Gena Rowlands has expressed her desire to confiscate and suppress the print of the first version of Shadows. She has threatened legal action if Ray Carney shows it in public and refused to allow it to be released on videotape or disk. However, Ray Carney has been advised by intellectual property lawyers that the print and the right to screen it are completely and absolutely free of copyright restrictions and that it is his to screen and distribute as he sees fit.
also that the newly discovered first version of Shadows is
not to be confused with the so-called "restored" UCLA
print, which is merely a copy of the same print that
has been in circulation for the past forty-five years.
The UCLA print is identical to the existing version of Shadows.
There are no differences. The first version, on the other
hand, is a completely different film, with different
scenes, shots, and dialogue.
a more detailed account of Ray Carney's discovery of
the first version of Shadows, click
For more information about the attempts of Al Ruban and
Gena Rowlands to seize and suppress the print and prevent
future screenings of it, click
The top menu on both of the pages that will open has
more choices if you want to learn more about Rowlands,
Ruban, and the Shadows situation.
Ruban and Gena Rowlands claim that Cassavetes did not want
the first version of Shadows shown. They are simply
read Ray Carney's response to a reader who asked about
this issue. What were Cassavetes' feelings about screenings
of the first version? Did he want it to be suppressed?
Did he suppress it?
For anyone interested
in learning more, my The Films of John Cassavetes: Pragmatism,
Modernism, and the Movies (Cambridge, England and New York,
New York: Cambridge University Press, 1994) has an extended critical
discussion of the film. My Shadows monograph in the British
Film Institute "Film Classics" series (distributed
in the United States by the University of California Press) and
my John Cassavetes: The Adventure of Insecurity (Boston: Company
C, 2000) have additional information about the film's production
history and Cassavetes' reconceptualization of it during the reshooting
and re-editing process. The BFI book includes a preliminary, abridged
version of the table that follows, which appears here for the first
time in its final form.
* * *
and sections of the film are identified both by their content and
by the running time at which they occur in the current print so
that they may be easily located on videotape, DVD, or film.
(from the first frame of the 1959 print)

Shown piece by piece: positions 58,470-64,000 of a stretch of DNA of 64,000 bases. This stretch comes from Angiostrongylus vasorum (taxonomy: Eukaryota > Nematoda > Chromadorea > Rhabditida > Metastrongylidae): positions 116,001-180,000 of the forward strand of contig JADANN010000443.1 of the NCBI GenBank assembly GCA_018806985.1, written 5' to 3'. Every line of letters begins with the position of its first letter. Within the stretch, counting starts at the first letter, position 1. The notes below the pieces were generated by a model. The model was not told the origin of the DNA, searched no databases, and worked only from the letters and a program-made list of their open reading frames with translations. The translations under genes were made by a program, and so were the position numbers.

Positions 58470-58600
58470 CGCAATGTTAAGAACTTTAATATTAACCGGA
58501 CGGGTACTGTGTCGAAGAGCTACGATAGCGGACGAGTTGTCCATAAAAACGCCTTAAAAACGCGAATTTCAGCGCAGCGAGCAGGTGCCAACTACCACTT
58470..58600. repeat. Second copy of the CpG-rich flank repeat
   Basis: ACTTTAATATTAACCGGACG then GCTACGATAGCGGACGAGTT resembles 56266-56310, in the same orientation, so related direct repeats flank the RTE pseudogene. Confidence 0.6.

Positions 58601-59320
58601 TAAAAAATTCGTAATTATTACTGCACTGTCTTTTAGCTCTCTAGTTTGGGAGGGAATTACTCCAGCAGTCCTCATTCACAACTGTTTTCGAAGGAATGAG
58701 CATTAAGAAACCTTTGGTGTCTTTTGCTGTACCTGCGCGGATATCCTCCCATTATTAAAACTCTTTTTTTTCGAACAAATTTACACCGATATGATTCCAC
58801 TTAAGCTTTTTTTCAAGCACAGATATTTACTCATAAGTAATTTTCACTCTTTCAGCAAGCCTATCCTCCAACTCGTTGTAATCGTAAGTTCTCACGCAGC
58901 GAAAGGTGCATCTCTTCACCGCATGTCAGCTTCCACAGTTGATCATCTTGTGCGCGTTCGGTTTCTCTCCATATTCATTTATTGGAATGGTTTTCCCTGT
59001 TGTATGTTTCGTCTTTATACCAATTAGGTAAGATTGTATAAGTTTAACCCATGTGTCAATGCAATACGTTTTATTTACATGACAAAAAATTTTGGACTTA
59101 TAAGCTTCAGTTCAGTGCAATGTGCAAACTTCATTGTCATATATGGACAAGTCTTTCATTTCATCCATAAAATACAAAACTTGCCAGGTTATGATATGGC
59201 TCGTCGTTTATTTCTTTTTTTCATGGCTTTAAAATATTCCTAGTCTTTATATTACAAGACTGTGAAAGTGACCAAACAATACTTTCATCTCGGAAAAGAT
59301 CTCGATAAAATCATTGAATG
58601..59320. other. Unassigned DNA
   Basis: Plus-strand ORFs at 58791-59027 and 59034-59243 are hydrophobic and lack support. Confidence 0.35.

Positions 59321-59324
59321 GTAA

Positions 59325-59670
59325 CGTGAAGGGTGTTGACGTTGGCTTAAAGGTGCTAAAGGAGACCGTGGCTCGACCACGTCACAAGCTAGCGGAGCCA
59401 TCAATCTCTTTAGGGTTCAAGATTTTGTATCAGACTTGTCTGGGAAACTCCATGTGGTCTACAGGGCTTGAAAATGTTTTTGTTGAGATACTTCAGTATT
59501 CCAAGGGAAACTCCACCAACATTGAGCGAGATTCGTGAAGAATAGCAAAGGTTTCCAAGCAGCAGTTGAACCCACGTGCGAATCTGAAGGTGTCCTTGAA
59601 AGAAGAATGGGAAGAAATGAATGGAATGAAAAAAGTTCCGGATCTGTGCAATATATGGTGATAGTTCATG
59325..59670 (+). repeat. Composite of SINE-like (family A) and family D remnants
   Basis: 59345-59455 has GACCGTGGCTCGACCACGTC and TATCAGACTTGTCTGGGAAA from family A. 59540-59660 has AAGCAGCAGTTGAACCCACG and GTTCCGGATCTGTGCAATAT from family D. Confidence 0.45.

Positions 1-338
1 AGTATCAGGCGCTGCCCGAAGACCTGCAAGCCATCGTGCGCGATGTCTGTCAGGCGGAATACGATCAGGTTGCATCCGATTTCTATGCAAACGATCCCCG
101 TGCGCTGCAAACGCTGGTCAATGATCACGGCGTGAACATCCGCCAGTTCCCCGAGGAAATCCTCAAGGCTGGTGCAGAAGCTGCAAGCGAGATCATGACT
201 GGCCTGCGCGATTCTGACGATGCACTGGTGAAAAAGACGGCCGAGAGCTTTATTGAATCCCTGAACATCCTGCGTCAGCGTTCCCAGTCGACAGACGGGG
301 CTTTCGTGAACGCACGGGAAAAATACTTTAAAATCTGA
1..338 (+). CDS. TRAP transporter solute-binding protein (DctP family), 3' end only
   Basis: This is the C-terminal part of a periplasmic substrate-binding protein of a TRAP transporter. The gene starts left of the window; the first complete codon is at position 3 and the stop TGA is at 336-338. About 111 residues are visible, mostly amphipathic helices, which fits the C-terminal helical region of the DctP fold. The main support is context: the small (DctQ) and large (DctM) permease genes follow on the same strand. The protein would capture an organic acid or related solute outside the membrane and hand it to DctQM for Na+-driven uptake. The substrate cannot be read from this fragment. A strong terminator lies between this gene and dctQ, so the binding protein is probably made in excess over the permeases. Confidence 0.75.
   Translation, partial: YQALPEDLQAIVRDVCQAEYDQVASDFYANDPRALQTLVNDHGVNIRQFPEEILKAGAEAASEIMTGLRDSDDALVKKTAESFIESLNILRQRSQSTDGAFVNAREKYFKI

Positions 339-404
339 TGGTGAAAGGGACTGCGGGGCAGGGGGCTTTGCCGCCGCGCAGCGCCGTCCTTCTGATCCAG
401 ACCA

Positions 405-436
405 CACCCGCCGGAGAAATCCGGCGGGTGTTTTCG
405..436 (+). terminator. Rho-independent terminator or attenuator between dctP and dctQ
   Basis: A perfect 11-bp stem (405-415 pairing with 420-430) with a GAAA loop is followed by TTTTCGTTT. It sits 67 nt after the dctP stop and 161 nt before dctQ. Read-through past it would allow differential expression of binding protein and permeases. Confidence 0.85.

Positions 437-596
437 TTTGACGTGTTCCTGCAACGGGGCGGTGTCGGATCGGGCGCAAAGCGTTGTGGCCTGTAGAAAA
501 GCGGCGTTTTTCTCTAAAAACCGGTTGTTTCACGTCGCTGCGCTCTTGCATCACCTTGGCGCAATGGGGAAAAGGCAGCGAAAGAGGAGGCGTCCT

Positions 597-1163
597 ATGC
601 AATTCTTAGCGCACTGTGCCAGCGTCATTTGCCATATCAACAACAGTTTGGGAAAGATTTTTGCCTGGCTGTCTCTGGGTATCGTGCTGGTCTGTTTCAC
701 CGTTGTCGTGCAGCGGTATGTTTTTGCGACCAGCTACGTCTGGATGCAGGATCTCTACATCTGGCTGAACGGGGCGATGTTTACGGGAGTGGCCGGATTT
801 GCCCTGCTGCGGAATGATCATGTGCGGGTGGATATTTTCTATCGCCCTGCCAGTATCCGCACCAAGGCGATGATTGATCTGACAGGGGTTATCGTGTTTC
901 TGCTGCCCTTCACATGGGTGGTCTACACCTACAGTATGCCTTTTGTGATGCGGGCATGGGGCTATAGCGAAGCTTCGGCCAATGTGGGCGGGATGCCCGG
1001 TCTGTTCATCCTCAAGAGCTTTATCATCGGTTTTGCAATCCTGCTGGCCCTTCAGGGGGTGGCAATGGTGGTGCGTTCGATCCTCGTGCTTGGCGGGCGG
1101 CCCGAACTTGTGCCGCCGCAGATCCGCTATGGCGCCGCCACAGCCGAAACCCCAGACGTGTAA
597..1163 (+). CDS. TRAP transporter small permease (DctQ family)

||Year scene was
||Summary of the
shot, scene, or sequence (Shaded scenes were improvised in Spring
1957 and were the basis of the Fall 1958 assembly. Unshaded
scenes were scripted and shot in late Winter 1959 and added
to the Fall 1959 print.)
||Basis for the
dating (See Key #1)
party. The credits. Ben makes his way through the crowd and
cowers in the corner. (Moved from its 1958 position following
the "Mary had a little lamb" moment.)
||1, 2, 3, 4, 5, 6
||The initial scene
of the 1958 print. Old friends Tony and David meet on the street.
David invites Tony to his party that night.
||Most Happy Fella.
Ben walks down the street.
||BC, c, d, e, f
||6, 8, 9, 10, 11,
||David and Lelia
go into a pharmacy and David caresses Lelias hair.
||"I got the money!"
Ben runs up to Tom and Dennis with twenty dollars; a fight ensues
with a friend; they head off to carouse. (When it was shot,
this scene was intended to follow the rehearsal hall scene;
it was moved to this position during the re-editing process.)
||BC, DS, TA, h
||6, 9, 11, 12, 13,
14, 15, 16, 17, 18, 19, 84
||Ben goes inside
the rehearsal hall and asks Hugh for money, while Hugh argues
with Rupert about his musical arrangements and with Ackerman
about how much he will be paid. Hughs perpetual tardiness is
||i, j, k
||20, 21, 22
||Ben, Tom, and Dennis
go into a bar and try to pick up three girls. (In the 1958 print,
this scene immediately followed the rehearsal hall scene.)
||BC, DS, TA, e, f,
||2, 4, 6, 11, 13,
23, 24, 84
||Ben walks down the
street and into the entrance of a building. (In the 1958 print,
this scene preceded the cut rehearsal hall scene above.)
||6, 8, 9, 11, 25,
||Ben goes inside
the rehearsal hall and asks Hugh for money, while Hugh argues
with Rupert and Ackerman about the indignity of introducing